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Drought and mass migrations

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    National Geographic: Changing climate forces desperate Guatemalans to migrate

    National Geographic: Climate Change Helped Spark Syrian War, Study Says

    While much of the political and media focus cites crime and conflicts for the mass migrations from Guatemalan, El Salvador and Nicaragua, very little has been said about the underlying cause: drought caused by climate change. It was drought that drove the Syrian farmers out of rural Syria into the cities where conflicts arose because of their sheer numbers. Likewise, it is drought that is causing many of the farmers in these Latin American countries to flee their respective countries, as their cities are now deemed to be unsafe.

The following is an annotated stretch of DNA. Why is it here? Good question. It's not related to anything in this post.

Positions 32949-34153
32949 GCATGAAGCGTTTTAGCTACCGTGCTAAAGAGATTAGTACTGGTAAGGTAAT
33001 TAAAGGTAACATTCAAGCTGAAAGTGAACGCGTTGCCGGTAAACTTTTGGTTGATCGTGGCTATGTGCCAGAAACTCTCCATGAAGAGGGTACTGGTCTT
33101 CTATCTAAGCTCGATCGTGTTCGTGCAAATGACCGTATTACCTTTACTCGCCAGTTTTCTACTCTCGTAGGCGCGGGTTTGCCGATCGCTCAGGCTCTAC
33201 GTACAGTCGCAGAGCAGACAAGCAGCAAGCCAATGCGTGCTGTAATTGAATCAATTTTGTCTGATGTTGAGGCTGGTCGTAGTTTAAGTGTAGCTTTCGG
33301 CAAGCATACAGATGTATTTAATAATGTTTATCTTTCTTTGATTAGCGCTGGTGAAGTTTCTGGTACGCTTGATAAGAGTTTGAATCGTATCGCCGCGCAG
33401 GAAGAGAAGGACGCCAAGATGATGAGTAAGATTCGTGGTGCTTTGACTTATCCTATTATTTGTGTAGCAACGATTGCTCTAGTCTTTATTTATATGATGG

Drought, of course, is not one of the criteria for seeking asylum in the USA, so the refugees have to claim the threats of violence against their families. Those threats are real as most cities and towns do not have the ability to absorb a large number of migrants from the rural country side -- conflicts are inevitable.

    These are just a couple of examples of how climate change is affecting society and leading to wars. A report published in Scientific American lists 12 epicenters globally where climate change could spark conflict and upend any stability in the regions. We have already seen how Europe and Brazil have given rise to a nationalist movements, and in the USA, likewise, Trump is the poster boy for the nationalists. Without the mass migrations from wars and violence, many of them driven by a drought, the world might seem less fearful.

    Climate change should be the number 1 issue facing our elected leaders, but for many it is lower on the priority list.